Don’t believe us? Here’s a mountain of data to persuade you that page speed should be a top priority for your website.
- After 4 seconds, 1 in 4 visitors abandon a website.
- 46 percent of visitors will never return to a slow website.
When the page load time is increased from one to three seconds, the bounce rate increases by 32%.
Doesn’t that sound serious? To make matters worse, studies show that a simple 1 second delay on your website results in 16% less customer satisfaction, 11% fewer page views, and 7% fewer conversions.
It isn’t just about the customers. When it comes to SEO, Google considers page speeds, which means you must have a fast website in order to rank in search results. Fortunately, Google provides a great speed test to help you figure out how you’re doing.
8. Reasonable selling points
The importance of sensible sale points cannot be overstated if you’re using your content to drive conversions. After all, you’re attempting to entice potential customers to begin the journey to a purchase, and the only way to do so is with a call-to-action (CTA) that not only makes sense, but is also appealing.
Not convinced of the effectiveness of a good CTA? Many businesses’ optimization efforts have yielded very positive results, with companies such as SAP and Performable reporting 20 percent to 35 percent conversion rate increases from something as simple as a color change.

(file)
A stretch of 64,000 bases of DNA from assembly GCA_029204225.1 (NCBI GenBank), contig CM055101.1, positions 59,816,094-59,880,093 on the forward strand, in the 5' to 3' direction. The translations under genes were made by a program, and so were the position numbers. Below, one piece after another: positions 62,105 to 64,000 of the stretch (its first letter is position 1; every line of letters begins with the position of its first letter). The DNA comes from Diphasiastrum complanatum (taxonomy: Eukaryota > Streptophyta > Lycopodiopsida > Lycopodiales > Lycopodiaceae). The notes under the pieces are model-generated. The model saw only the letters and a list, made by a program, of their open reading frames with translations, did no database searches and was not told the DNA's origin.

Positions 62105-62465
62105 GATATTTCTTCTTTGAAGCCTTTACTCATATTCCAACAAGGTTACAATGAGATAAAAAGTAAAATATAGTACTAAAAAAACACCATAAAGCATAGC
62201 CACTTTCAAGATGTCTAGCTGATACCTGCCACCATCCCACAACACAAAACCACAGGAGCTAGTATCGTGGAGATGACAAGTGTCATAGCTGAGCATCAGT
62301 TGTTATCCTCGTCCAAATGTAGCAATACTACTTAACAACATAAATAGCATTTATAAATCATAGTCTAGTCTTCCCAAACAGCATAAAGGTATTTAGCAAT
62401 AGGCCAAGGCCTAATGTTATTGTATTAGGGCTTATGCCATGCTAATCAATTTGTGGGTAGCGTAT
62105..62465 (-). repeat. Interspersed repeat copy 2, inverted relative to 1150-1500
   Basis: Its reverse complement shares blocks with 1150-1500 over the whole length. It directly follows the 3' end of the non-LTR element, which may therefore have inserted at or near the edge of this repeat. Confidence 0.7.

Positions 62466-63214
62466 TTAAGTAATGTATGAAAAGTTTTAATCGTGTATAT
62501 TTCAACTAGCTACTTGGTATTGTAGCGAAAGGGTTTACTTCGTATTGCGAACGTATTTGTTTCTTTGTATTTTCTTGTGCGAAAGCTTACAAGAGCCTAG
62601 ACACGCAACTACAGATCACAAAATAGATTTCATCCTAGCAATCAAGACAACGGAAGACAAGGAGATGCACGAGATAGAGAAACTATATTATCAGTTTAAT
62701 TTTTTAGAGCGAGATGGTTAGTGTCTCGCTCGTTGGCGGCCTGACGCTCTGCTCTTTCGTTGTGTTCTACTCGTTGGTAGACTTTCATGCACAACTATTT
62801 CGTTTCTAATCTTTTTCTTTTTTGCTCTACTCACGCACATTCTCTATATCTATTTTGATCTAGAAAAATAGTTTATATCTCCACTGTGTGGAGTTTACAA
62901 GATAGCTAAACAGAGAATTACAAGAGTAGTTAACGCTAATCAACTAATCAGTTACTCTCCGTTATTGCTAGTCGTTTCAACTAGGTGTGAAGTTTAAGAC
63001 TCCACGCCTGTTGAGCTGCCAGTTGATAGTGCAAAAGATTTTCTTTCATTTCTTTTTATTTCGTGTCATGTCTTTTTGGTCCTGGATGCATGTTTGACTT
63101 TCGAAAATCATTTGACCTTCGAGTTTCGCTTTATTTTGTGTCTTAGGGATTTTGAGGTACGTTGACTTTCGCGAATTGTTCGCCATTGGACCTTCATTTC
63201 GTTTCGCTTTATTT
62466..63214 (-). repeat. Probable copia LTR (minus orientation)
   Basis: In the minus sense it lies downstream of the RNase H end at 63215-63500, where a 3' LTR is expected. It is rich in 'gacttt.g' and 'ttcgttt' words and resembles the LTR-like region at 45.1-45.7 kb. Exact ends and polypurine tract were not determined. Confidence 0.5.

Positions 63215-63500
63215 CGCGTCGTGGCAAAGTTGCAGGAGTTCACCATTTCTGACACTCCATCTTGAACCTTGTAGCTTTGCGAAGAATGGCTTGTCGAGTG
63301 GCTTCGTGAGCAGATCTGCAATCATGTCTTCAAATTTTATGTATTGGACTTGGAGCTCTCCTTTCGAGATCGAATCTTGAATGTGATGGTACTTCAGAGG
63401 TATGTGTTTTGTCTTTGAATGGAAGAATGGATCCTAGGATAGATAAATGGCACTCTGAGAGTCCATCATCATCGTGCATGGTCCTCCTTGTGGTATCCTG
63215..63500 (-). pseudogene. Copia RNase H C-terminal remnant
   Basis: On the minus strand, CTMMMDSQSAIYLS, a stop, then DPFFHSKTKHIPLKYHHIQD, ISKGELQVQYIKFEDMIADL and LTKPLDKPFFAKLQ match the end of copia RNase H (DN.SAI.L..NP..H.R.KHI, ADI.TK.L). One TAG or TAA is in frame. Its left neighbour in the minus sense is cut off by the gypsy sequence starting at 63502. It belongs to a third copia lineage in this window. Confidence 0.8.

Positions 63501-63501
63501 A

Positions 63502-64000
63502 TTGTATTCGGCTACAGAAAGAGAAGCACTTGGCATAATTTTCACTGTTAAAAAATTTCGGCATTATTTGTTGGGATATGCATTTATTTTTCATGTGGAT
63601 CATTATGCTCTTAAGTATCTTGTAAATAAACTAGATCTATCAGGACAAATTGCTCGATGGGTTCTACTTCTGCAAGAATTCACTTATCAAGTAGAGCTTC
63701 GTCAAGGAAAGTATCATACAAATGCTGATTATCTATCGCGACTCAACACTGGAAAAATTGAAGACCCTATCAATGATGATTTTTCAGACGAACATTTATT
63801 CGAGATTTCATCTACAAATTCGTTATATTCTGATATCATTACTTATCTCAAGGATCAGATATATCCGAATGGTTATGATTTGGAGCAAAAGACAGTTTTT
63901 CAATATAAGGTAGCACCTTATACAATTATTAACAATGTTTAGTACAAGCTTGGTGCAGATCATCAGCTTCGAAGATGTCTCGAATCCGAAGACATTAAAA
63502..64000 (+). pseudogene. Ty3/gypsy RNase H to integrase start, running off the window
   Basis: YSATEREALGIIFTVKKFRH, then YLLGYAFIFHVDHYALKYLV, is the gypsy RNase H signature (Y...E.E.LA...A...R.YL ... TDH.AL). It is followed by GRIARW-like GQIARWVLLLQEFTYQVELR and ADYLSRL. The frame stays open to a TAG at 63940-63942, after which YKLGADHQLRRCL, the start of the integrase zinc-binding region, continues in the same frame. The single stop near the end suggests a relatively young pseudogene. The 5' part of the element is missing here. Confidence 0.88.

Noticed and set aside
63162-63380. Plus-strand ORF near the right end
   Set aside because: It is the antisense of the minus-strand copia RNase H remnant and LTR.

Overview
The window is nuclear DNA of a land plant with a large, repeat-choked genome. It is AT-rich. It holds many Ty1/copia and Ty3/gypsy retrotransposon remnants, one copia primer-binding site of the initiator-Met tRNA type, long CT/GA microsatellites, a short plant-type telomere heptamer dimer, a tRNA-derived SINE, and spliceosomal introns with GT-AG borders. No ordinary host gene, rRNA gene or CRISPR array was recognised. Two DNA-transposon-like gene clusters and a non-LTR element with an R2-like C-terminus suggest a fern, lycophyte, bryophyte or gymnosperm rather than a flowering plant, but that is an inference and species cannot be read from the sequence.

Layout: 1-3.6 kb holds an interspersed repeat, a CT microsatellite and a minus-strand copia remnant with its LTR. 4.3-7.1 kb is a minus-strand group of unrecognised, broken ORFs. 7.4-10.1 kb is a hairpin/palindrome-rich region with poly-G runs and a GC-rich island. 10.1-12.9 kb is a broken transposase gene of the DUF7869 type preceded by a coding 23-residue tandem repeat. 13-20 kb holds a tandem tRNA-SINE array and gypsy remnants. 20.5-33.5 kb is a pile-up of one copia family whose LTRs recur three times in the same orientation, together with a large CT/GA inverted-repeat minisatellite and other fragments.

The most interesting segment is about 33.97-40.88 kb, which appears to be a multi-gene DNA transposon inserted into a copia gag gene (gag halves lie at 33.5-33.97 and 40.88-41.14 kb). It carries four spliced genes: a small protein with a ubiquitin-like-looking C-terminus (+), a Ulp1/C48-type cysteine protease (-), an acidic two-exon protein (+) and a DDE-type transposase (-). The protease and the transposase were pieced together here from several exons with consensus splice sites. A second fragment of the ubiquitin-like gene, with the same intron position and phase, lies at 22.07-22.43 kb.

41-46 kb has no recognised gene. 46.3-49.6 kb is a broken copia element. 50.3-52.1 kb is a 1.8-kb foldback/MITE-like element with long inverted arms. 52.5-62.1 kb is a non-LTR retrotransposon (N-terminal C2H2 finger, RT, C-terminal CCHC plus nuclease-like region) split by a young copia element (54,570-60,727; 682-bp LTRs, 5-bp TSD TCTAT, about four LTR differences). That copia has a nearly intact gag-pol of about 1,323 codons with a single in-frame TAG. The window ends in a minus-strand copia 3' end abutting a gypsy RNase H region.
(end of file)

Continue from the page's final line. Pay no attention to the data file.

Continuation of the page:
So, how can you boost your sales? The truth is that you must determine this for your specific brand, and the best way to do so is through testing. Collect data, experiment with different strategies, and determine what the most effective sales points are going forward.
9. Mobile first mentality
In the year 2021, smartphones are used for everything from payment to entertainment. As a result, your website must be accessible and well-designed for mobile use; otherwise, you’ll have a difficult time attracting visitors, let alone converting them.
In fact, 61% of consumers say they’d be more likely to purchase from a website if it was mobile-friendly. This means that the vast majority of users want to make purchases on their smartphone but are put off by issues such as security concerns, poorly designed websites, and clumsy detail-input systems.
Again, it’s not just about the customer experience. When it comes to search rankings, Google considers a website’s mobile functionality. And, with Google accounting for 96 percent of mobile searches, it’s safe to say that’s an important avenue to secure.
10. Trust indicators
It’s a tall order to ask someone to buy something from your website. Yes, people do it all the time, but if they have no reason to trust you, it will be nearly impossible to convert them.
This is where trust indicators come into play. They are a method of establishing your website and business as a reliable source of content and a secure point of sale. There are numerous ways to demonstrate to your customers that you genuinely care, ranging from about us pages and author bios to contact information and support options.
After all, if you’re concealing something, it’ll be clear that you can’t be trusted with a customer’s credit card information.